Social media turning teenage parties into nightmares for parents in Sydney

Last Updated: Sun, Feb 10, 2013 11:00 hrs

Police are being called out in alarming numbers to shut down teenage parties in Sydney because of out-of-control violence and illegal behaviour.

Detective Inspector Kelly Kortlepel, a manager of crime prevention for NSW Police, blames social media. She said it is not the number of teenage parties, but the number of gatecrashers that are on the rise, reports the Sydney Morning Herald.

Kortlepel said the internet, SMS, email lists and online noticeboards have left guest lists unmanageable. She said that in the old days, parents knew who their children were interacting with, but on social media the issue becomes 'friends of friends'. When things go viral, there are hundreds of people aware of the party, she added.

Judi Hausmann, who owns one of Australia's largest PR firms and regularly oversees celebrity-fuelled events for her clients, juggling the media, the socialite set and door lists with aplomb, said even she was left helpless when presented with 300 uninvited teenagers looking to gain access to her son's 15th birthday party in the eastern suburbs.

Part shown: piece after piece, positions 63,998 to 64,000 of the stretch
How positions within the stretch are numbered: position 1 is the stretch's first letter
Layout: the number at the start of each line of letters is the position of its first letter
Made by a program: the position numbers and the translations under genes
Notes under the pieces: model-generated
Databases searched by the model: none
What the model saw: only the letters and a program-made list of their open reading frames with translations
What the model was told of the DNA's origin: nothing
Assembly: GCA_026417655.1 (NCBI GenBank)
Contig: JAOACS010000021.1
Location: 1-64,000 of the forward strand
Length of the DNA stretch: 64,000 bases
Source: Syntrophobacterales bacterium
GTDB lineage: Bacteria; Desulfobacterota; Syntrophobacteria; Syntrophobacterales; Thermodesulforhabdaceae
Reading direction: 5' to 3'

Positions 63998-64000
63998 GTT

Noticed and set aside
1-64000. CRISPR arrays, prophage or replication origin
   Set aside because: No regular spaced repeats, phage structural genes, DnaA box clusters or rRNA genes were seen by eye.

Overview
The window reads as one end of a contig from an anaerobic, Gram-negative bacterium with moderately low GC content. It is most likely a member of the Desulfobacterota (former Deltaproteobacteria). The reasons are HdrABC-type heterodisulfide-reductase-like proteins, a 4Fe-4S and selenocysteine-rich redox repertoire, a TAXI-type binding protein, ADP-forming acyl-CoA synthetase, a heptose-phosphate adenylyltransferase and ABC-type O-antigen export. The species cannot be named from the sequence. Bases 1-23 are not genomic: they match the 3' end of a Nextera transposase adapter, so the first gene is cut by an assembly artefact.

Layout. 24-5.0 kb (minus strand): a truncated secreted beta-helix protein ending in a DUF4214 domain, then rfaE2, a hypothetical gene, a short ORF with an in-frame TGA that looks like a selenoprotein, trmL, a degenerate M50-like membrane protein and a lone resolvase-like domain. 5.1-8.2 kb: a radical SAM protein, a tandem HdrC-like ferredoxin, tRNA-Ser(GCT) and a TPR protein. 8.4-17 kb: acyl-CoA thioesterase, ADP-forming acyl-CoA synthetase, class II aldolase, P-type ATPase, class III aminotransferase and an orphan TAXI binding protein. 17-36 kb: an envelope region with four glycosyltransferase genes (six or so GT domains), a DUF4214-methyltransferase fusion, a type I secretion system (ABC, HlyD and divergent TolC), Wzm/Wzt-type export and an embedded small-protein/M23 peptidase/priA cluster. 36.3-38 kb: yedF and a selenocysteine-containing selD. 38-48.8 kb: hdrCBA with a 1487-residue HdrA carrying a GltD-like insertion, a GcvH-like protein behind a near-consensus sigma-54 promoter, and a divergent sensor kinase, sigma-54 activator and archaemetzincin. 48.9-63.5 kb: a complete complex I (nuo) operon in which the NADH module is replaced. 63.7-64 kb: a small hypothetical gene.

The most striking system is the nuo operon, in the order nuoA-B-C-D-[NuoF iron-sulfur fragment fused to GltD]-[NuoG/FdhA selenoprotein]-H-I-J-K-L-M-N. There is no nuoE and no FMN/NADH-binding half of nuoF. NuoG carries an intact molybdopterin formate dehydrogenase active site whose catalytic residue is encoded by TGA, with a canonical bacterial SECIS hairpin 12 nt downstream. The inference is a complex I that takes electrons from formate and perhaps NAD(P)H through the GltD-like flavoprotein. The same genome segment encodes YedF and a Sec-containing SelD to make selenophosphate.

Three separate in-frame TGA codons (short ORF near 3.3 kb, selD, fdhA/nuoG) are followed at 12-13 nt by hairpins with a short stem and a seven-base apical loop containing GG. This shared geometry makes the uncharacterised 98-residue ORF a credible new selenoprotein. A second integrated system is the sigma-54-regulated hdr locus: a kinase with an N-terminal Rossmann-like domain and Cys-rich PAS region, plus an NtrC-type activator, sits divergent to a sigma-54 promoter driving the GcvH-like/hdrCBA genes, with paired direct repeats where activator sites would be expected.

She registered the party with the police, informed her neighbours, banned alcohol, searched bags and did all the right things. The party started at 8pm, and within the hour, she had shut it down and called police.

Teenagers were jumping the fence and trying to push the front gate over just to get in, she said. The teens had to show photo ID - but they showed up with photo ID with their photo but in other people's names, who they had figured out would be on the list, she added.

North Shore school girl Sarah, 16, invited 100 friends to her 16th birthday party last year and over 300 showed up. Sarah said she was really embarrassed and worried for her parents and said the stress was out of control for her. (ANI)

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